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 CLEVELAND, Nov. 22 /PRNewswire/ -- The $24 billion U.S. steel service center industry reported that shipping levels and volume in October remained strong and are expected to continue at established levels throughout the fourth quarter. Month-to-month performance continues to fuel optimism and expectation that the industry will approach the record shipping levels attained in 1990.
 According to the latest Business Conditions Report of the Steel Service Center Institute (SSCI), October's average daily shipping rate was off 1.5 percent from September -- a surprisingly strong month which saw a 4.0 percent rise in average daily shipments and increases in all seven product categories. In October, a 0.7 percent increase in alloy products was tempered by moderate decreases in six other product categories, compared to last month. Compared to September's average daily shipping levels, carbon tubing was off 5.2 percent, followed by carbon structurals and plate products, down 3.5 percent and 2.0 percent, respectively. Smaller decreases were registered by carbon bars (down 1.2 percent), stainless steel (off 0.9 percent) and carbon flat rolled (minus 0.5 percent).
 For the third consecutive month, and for the sixth time in 1993, the industry shipped more than 2 million tons. October had 21 shipping days -- the same as in September.
 "Despite a small decrease in the average daily shipping rate, October was a solid month coming on the heels of a stronger than usual September," said David R. Roland, SSCI president. "Although it appears this trend will continue through November and December, a fiercely competitive market has most of our members struggling in their efforts to realize positive margins."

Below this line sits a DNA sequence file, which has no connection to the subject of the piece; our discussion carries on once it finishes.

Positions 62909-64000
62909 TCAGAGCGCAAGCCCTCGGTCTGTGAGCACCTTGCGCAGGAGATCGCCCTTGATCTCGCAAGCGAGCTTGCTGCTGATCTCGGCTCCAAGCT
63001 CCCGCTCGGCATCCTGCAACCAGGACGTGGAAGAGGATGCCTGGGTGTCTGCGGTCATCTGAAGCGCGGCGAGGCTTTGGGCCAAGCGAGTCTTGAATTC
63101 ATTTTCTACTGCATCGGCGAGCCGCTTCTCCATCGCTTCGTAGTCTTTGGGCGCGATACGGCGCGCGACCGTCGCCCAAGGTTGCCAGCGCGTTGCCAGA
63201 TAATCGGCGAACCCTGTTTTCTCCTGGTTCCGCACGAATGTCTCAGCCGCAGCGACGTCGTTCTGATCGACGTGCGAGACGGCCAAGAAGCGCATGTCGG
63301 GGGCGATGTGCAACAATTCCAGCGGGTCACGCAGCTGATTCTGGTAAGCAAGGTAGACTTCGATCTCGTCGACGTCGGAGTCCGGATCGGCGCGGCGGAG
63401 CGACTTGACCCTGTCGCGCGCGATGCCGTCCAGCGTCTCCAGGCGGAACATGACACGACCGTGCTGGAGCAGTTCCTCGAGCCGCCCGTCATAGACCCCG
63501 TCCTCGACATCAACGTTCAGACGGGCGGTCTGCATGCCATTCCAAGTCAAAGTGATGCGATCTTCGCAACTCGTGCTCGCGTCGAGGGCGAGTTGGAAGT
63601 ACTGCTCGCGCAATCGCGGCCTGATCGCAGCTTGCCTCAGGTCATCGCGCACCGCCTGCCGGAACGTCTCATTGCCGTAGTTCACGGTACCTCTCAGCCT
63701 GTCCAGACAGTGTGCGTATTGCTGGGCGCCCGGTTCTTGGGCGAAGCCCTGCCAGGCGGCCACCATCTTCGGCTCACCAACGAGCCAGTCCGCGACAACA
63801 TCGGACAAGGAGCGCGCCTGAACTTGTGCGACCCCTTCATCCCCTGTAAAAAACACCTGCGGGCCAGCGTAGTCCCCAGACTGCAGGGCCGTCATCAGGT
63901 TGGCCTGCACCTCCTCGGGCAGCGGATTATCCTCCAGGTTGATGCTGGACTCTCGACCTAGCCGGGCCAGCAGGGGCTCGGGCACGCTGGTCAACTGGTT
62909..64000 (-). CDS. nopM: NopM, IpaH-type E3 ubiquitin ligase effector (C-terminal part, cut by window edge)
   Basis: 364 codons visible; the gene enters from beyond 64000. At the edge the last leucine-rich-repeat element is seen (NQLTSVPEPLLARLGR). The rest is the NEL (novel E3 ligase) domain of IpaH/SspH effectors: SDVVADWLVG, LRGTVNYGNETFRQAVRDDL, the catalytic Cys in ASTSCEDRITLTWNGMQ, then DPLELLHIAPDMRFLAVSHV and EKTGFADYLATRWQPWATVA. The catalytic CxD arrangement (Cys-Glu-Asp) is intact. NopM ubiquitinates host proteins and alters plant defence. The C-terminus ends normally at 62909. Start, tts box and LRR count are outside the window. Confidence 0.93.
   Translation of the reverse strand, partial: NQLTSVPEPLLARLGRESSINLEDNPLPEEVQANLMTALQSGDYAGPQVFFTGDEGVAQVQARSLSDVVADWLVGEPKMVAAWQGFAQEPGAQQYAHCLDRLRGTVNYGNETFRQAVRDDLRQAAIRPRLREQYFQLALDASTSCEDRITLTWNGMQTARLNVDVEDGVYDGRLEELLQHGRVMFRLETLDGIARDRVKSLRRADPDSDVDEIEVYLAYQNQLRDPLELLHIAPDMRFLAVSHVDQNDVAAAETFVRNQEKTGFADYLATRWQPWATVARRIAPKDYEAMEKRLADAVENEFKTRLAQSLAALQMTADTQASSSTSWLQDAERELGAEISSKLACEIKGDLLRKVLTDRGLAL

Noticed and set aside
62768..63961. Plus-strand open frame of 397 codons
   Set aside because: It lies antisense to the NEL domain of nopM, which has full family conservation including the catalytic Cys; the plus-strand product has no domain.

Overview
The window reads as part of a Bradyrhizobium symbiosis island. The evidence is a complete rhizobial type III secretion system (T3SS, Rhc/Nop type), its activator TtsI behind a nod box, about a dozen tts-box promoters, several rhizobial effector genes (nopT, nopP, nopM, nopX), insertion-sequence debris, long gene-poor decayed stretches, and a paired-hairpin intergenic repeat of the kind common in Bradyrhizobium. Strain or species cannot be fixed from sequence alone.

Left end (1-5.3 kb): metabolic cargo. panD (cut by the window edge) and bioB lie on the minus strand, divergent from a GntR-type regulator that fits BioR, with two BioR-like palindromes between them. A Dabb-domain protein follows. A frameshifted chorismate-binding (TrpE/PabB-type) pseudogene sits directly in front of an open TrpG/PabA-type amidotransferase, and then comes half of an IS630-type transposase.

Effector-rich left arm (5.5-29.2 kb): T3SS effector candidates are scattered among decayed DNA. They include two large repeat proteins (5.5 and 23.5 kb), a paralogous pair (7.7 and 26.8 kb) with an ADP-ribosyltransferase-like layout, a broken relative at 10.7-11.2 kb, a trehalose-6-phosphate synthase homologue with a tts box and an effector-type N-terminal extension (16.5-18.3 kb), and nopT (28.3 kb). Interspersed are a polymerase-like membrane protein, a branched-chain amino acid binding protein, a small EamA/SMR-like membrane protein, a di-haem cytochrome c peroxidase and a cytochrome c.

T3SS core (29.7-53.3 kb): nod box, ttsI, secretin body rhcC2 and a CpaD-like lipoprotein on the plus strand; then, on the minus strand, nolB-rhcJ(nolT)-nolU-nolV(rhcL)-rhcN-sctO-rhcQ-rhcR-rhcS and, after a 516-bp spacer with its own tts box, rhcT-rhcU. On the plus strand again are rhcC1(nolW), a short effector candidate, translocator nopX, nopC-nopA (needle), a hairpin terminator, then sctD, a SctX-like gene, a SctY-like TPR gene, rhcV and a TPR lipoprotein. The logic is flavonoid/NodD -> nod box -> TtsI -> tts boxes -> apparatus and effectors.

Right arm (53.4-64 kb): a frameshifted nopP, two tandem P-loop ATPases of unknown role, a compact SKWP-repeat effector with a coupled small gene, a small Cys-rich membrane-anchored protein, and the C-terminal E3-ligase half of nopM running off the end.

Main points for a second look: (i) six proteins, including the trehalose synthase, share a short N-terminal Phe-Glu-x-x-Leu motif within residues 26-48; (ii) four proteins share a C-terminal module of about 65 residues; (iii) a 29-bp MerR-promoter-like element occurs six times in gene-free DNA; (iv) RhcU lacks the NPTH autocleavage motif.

Compared to October 1992, this month's average daily shipping rate for all products was up 11.8 percent, with all but one product category posting gains. Carbon tubing and flat rolled recorded the most significant increases of 19.8 percent and 19.0 percent, respectively, followed closely by a 17.2 percent increase in alloy products. Structural steel recorded the only year-to-year decrease of 5.1 percent.
 For the year-to-date (10 months), the service center average daily shipping rate continues to outpace last year's performance by 10.2 percent.
 A monthly opinion survey of service center executives taken earlier this month reveals a sustained level of optimism regarding general economic activity and incoming orders through the fourth quarter and into February 1994. Respondents to a survey by the Steel Committee of the National Association of Purchasing Managers (NAPM) reveal an equally high degree of optimism for the next three months.
 "Service centers are gaining momentum and are encouraged by the prospects for a strong fourth quarter. Most will carry this optimism and energy forward into 1994, when we look for the economy to continue to expand," said Roland. Citing the October report from the U.S. Department of Commerce, Roland noted that new orders for industrial machinery and equipment continued to rise, up another 2.5 percent to $24.7 billion. He also noted that September shipments of durable goods increased $2.5 billion, or 1.9 percent to $137 billion -- the highest level on record.